The other core difference to many old school RPGs is the battle system… The battles in most RPGs only served to wear down your supplies and reserves. Well, 4 heroes uses the same principle in the end I suppose. However it makes this task a little less daunting and annoying by having a very low encounter rate with fairly quick dungeons, that it’s more about not dying in a given round more than anything else. As with most RPGs you have 3 core resources, Health, MP, items/money. 4 Heroes makes managing all these much more interesting than most old school RPGs (so far anyway) by using megaten like give and take on life (meaning your life goes up and down a lot, making it a real worry), an AP system over standard MP, and forcing inventory management to a new level for an FF games.  I’m going to tackle those last two seperately

Battles occur in standard turn based fashion ad revolve around one very important resource, AP. You only have at best 5 points, you get one a turn, and even attacking or using an item costs one of these points. Spells and special abilities cost more of course.  You can only have upto 6 additional actions prepared for you to do before a battle starts, so only 6 spells, or 2 spells and 4 skills. Meaning you will always have a pretty limited set of choices forcing you to plan ahead. Adding to that the auto targeting system in the game, which uses quickly learnable rules on what is targets (spells hit rear weakest foe for example), will force you to create a party that can deal with everything.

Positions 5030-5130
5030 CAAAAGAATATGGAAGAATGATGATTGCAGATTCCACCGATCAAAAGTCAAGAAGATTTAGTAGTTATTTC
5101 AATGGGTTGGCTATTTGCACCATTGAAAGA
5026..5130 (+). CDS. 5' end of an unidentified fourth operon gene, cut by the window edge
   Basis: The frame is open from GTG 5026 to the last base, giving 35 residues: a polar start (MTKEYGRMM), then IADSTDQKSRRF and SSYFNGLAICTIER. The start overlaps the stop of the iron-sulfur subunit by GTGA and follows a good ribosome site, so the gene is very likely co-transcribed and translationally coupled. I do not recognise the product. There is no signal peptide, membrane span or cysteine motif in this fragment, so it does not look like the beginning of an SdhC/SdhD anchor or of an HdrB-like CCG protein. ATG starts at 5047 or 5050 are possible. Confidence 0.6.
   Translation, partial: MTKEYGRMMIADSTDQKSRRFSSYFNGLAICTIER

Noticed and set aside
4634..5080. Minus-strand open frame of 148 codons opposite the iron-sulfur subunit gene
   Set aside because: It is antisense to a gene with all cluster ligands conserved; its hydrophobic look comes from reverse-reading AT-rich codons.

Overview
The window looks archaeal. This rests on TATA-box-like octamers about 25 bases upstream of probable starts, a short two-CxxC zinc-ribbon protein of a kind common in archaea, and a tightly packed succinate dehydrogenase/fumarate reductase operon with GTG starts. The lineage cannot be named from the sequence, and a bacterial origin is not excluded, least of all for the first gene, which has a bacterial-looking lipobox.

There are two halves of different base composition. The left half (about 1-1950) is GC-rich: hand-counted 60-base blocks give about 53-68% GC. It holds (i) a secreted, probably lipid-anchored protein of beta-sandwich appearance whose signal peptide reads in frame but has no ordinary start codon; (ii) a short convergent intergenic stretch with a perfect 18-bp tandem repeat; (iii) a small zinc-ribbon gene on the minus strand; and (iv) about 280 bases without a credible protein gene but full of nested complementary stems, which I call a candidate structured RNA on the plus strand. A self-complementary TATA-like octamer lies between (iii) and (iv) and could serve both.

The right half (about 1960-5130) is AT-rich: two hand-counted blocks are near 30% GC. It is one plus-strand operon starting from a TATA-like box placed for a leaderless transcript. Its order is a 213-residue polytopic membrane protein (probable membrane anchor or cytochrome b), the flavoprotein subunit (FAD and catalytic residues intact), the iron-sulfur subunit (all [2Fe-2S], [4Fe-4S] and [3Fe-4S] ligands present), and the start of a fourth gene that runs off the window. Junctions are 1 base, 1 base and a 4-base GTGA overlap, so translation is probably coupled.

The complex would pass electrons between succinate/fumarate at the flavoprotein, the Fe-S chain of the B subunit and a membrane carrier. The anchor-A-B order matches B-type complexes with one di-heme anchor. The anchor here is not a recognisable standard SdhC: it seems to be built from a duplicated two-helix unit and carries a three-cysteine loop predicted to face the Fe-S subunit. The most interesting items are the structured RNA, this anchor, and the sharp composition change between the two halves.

Finally item management forms a big part of 4 Heroes, you only have 15 slots for each character, including armor, equipment, spells and consumables. Given you will typically have 4 pieces of equipment plus 2 spellbooks, that’s 6 slots, leaving very few to pick up treasures. But that’s not all. After battles you do NOT get money. You get gems… Gems are currency for 3 things.
-selling for gill
-using to upgrade classes
-used to pay for gameovers

Gems come in a lot of types and each job needs different amounts of each gem to be upgraded. This causes some nice tension between what you want, you could not get those lovely items and more easily get better classes quicker, or get the items now and the classes when you can later…

Well, that’s about I have on 4 heroes of light for now. I’d talk about classes but there isn’t much to say, they’re highly focused, but so far not that interesting (only have 4 jobs so far)… So hopefully I’ll have more to say later.